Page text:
The diversity of animal life on our planet is absolutely astounding and my research is driven by a fundamental interest in understanding how this diversity arose and how it currently functions. In particular, I am captivated by the variety of often spectacular ways in which animals communicate with each other – frequently incorporating specialized structures, colors, and patterns into intricate dynamic movement displays. Similarly, I am fascinated with the diverse means by which animals acquire and use information from their environment – often exploiting highly specialized sensory structures and associated central processing systems. Finally, extreme mating behavior, often seemingly maladaptive at face value, pose extraordinarily fun evolutionary puzzles to piece together. Following from these central interests, my research programs can be generally arranged according to three main themes: (i) animal communication, (ii) sensory biology, and (iii) mating systems.
Animals engage in communication with members of their own species, as well as with other species, for a variety of reasons and across a variety of contexts. Often elaborate communication displays involve multiple parts that often encompass more than one signaling modality (e.g., color or dynamic movements (visual) and songs (acoustic). Why communication signals are so complex, how they have evolved, and how they currently function are major foci of research in the Hebets Lab. A major project at the moment involves developing a theory-driven comparative systems framework for generating and testing evolutionary questions of complex signal architecture and empirically implementing this framework using data collected from Schizocosa wolf spiders.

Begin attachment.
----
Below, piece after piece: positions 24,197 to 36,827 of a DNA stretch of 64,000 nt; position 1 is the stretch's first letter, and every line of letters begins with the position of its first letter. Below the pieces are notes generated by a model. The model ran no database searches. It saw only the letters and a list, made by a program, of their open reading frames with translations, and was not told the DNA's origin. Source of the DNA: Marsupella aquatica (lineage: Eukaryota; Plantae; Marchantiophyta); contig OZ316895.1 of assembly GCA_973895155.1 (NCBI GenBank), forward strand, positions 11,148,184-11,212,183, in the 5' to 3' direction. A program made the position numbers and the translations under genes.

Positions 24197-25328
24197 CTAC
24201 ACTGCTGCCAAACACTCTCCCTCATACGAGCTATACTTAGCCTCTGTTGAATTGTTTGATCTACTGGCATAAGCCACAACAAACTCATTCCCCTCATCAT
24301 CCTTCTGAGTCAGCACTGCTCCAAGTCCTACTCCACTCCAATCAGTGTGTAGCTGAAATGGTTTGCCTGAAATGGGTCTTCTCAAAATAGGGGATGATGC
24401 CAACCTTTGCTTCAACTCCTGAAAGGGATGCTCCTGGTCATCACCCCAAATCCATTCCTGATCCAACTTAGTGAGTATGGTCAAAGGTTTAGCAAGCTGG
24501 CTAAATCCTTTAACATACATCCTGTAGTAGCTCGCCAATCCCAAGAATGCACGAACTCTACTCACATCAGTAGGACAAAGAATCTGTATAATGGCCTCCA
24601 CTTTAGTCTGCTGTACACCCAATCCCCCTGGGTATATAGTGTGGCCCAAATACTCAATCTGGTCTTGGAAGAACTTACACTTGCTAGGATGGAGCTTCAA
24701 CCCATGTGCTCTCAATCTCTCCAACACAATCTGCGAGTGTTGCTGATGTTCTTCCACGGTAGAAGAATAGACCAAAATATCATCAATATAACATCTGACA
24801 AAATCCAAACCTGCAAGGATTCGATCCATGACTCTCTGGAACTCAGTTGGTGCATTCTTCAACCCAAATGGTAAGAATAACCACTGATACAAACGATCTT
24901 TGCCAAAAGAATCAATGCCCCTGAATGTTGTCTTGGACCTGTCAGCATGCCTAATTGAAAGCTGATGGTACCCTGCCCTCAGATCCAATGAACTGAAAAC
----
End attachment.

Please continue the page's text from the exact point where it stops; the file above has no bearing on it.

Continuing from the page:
Animals rely on their sensory systems to gather and process environmental information integral to survival and reproduction. Since a given animal’s sensory systems have been shaped and streamlined through selection to increase important information processing and decrease the cost of excess processing, studying sensory systems can elucidate various aspects of animal evolution, behavior, ecology, etc. How have these sensory systems been shaped? How do they function? What is their role in diversification? How are they linked to central nervous system function such as learning and memory? Currently, net-casting spiders and amblypygids encompass much of the lab’s research on sensory systems and mechanisms underlying complex animal behavior.
Though both females and males share the ultimate goal of successful reproduction – the production of viable offspring that will survive and reproduce – the strategies that are most effective for one sex may be at odds with the strategy that is most effective for the other sex. Such distinct strategies between the sexes for reproductive advantages can lead to seemingly unusual mating behaviors. Spiders are notorious for unusual and extreme mating strategies, including self-sacrifice and sexual cannibalism. We use spiders within the family Pisauridae (fishing spiders or nursery-web spiders) as focal systems for exploring the costs and benefits of extreme reproductive behavior.